Reserve Bank Governor Alan Bollard has repeated his opposition to using Quantitative Easing (QE) ahead of Thursday's June quarter Monetary Policy Statement, saying he still had conventional monetary policy ammunition left and QE (money printing via bond-buybacks) was an "imperfect tool". Bollard also said in a May 22 interview with Gordon Campbell that was published on Campbell's Werewolf blog on June 8 that he was worried the currency may recover prematurely as investors get too excited about an early economic recovery. Campbell asked Bollard if the Reserve Bank should be trying to sustain a stable exchange rate over time. Here is Bollard's reply below:
What we would like to do is apply price stability in a way that it helped assure exchange rate stability - at levels that weren't at odds with fundamental drivers through the economy. I'm using my words a bit carefully here. We know we can't directly impact it. Sometimes under certain conditions things we do, do indirectly impact it "“ sometimes unfortunately. At the moment, my worry is that we could see some sort of premature recovery triggered by people thinking for example, that it's time to climb back into the financial markets that led to borrowing that led to in turn, over time led to rates going up. And led in time to the same pressure on the exchange rate. We wouldn't want that again.
Elsewhere, Bollard said he was glad the Reserve Bank had a variety of roles, including ensuring financial stability and bank safety.
A lot of banks overseas are saying : I wish we had a financial stability function. I wish we did prudential supervision. I wish we had the tools
Campbell asked Bollard if there was a risk central banks around the world may be slow to raise rates once economies recover, unleashing inflation. He replied:
Well yes, it is a risk. Partly because we don't have a certain view about how the future is going to go, when we are going to see the upturn and how strong it will be, and how persistent"¦and how much untightening it will require. I'd say the bigger risks for us are how the big Northern Hemisphere economies read that and react to that. Because while we're still doing quite orthodox stimulatory policy, they're not. They have got into unorthodox stuff and some of it will be very hard to unwind, and it will be very slow to unwind. At some stage they're going to have to say well in a year of reasonable growth, we're going to have to start tightening. That will probably still have to happen at a time when unemployment is increasing. That is going to be a tough call.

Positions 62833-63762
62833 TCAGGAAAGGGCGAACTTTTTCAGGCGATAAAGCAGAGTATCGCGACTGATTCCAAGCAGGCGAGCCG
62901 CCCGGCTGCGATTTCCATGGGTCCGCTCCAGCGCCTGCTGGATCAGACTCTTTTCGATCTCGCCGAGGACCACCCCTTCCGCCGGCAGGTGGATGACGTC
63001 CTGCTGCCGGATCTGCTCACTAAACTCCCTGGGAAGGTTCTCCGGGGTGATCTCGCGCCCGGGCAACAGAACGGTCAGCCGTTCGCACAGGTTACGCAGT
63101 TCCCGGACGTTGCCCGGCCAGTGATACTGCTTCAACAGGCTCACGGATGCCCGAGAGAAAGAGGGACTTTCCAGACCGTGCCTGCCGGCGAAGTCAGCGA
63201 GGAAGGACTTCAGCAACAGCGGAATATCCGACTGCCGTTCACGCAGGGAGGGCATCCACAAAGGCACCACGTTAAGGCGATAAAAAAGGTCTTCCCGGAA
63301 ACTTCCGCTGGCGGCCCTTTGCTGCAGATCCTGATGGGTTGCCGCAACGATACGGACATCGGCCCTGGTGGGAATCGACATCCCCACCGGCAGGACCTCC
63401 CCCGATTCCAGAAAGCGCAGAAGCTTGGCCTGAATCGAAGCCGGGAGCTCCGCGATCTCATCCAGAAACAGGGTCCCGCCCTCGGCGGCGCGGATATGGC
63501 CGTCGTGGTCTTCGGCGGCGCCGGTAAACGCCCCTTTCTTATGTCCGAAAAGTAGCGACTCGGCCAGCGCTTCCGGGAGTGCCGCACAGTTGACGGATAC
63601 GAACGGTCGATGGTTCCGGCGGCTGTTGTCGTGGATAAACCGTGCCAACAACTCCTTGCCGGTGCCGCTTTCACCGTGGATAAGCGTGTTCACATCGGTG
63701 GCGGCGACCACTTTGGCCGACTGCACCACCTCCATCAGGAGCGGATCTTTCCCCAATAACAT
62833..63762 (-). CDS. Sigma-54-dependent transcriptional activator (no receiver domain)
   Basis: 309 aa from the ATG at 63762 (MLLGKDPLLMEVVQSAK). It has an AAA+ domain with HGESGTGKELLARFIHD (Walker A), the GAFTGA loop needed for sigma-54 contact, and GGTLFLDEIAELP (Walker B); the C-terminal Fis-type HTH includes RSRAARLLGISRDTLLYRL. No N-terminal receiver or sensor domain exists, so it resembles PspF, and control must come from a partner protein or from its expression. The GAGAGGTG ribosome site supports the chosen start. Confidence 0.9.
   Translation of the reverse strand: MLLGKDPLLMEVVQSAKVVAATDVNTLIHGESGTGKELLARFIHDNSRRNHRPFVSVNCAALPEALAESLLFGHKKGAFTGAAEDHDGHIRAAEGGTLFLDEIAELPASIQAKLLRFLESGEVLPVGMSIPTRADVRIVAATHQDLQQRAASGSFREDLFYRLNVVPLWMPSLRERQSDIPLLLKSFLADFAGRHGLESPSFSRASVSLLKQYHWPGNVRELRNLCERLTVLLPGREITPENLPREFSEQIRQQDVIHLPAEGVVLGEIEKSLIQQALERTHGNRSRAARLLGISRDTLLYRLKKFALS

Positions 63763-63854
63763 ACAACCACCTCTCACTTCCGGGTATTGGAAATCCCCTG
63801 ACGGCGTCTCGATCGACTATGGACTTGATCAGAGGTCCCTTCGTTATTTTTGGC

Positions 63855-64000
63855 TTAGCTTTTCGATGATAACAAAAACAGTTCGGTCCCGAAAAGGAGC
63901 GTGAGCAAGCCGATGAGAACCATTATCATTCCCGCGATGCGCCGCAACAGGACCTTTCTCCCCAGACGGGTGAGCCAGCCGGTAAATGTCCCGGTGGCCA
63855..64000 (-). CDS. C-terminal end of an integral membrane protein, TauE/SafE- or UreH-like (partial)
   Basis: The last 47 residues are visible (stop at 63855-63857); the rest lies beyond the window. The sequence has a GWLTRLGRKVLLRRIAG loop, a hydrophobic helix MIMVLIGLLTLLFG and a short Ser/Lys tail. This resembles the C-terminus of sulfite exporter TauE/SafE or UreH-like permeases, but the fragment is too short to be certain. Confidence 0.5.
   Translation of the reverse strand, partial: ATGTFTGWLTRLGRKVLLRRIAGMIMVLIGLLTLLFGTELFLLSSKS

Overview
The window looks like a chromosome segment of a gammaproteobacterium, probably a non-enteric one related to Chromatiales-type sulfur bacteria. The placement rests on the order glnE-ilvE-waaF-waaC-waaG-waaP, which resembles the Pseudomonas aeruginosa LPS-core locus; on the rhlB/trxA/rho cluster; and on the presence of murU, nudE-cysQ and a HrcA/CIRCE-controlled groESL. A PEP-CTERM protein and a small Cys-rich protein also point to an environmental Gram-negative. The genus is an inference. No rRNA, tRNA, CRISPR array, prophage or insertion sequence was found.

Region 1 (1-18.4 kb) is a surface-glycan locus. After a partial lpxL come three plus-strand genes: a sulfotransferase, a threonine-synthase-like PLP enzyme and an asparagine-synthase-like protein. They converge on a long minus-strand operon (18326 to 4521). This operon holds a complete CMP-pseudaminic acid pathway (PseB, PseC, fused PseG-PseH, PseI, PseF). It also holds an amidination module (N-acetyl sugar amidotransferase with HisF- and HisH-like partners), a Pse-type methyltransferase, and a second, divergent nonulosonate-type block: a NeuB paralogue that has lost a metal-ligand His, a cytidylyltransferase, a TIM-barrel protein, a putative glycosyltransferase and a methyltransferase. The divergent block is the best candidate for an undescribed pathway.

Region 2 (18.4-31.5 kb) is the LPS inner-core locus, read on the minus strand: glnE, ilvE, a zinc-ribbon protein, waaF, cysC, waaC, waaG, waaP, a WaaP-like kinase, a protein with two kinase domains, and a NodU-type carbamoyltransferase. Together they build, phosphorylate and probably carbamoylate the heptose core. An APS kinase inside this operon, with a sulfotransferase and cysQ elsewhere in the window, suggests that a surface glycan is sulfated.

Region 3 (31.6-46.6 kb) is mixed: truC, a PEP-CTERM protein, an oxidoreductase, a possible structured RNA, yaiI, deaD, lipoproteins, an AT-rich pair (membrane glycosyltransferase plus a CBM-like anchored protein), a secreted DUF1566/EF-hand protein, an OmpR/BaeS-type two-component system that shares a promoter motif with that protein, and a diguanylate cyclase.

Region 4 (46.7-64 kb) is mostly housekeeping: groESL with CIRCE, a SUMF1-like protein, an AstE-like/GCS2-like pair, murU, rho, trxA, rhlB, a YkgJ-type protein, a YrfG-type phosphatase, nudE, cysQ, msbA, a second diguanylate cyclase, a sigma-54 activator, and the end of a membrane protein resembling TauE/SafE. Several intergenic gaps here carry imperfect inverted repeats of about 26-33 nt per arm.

Campbell then asked what other tools the Reserve Bank could use if the economy stays in recession. Bollard replied:
We don't think that we have necessarily reached the bottom of traditional monetary policy "“ if we need to. I should say though that we're not worried about deflation in New Zealand. If you mean, prices continuing to go down on a medium term basis. We think New Zealand would be the last country in the OECD to worry about that. But if you're thinking about our economy still contracting well yeah "“ monetary policy is designed to give stimulus, and we've still got to see some of that happening. If we felt we'd got to a stage where we thought monetary policy wasn't having its normal orthodox impact, we have prepared to do other things. I'm talking about [such things as] quantitative easing. I should say I'm not expecting to have to use them as I see things at the minute. Because we see them as really imperfect tools, I'm hoping we never will.
Bollard also ruled out negative interest rates and was mildly critical of Kiwibank's role in encouraging new lending in the last 12 months.